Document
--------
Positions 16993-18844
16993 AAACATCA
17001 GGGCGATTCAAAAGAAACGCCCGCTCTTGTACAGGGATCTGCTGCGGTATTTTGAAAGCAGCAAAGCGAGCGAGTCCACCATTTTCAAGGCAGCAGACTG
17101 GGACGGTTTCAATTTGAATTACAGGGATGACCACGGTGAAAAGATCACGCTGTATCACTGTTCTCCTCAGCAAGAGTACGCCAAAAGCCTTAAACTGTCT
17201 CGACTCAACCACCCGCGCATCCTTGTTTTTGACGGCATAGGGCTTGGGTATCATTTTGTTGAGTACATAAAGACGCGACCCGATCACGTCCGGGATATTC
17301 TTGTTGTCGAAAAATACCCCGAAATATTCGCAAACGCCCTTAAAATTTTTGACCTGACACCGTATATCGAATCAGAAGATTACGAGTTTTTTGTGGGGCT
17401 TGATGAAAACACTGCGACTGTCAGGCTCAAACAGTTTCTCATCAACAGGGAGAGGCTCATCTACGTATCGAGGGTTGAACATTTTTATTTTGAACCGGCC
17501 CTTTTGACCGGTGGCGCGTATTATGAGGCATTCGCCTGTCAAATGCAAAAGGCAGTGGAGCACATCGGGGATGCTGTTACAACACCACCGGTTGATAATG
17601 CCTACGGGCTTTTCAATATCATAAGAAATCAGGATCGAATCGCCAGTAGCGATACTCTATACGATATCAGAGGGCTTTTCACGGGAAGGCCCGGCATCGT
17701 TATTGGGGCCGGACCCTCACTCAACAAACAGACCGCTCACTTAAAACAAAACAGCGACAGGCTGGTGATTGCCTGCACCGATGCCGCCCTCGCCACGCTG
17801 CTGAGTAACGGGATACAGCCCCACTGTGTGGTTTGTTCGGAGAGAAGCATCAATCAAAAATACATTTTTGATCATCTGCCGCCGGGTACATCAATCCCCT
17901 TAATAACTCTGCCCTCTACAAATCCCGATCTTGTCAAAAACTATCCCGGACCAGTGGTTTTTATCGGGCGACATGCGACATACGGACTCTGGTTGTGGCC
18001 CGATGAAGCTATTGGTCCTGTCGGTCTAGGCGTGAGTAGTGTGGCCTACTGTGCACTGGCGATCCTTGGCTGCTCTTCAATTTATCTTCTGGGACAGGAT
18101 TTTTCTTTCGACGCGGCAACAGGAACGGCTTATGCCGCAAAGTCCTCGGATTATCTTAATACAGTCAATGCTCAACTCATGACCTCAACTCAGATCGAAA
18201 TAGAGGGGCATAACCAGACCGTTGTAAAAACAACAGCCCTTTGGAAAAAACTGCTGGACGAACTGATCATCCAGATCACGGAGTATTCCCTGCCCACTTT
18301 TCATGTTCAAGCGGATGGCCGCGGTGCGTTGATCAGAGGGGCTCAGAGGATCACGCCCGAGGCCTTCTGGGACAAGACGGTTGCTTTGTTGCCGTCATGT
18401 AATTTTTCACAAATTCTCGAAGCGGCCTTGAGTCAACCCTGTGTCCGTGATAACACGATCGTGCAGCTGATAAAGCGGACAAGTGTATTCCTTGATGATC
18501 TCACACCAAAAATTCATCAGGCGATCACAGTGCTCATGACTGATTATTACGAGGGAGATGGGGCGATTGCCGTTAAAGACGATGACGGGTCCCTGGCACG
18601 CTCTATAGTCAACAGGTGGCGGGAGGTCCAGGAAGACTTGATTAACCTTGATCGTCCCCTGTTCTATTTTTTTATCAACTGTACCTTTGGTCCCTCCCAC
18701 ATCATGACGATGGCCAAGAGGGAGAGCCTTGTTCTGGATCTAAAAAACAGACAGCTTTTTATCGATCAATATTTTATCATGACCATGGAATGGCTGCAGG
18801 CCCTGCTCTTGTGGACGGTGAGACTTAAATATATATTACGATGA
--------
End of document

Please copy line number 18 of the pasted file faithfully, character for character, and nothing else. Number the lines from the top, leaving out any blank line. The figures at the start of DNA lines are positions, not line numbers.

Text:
18501 TCACACCAAAAATTCATCAGGCGATCACAGTGCTCATGACTGATTATTACGAGGGAGATGGGGCGATTGCCGTTAAAGACGATGACGGGTCCCTGGCACG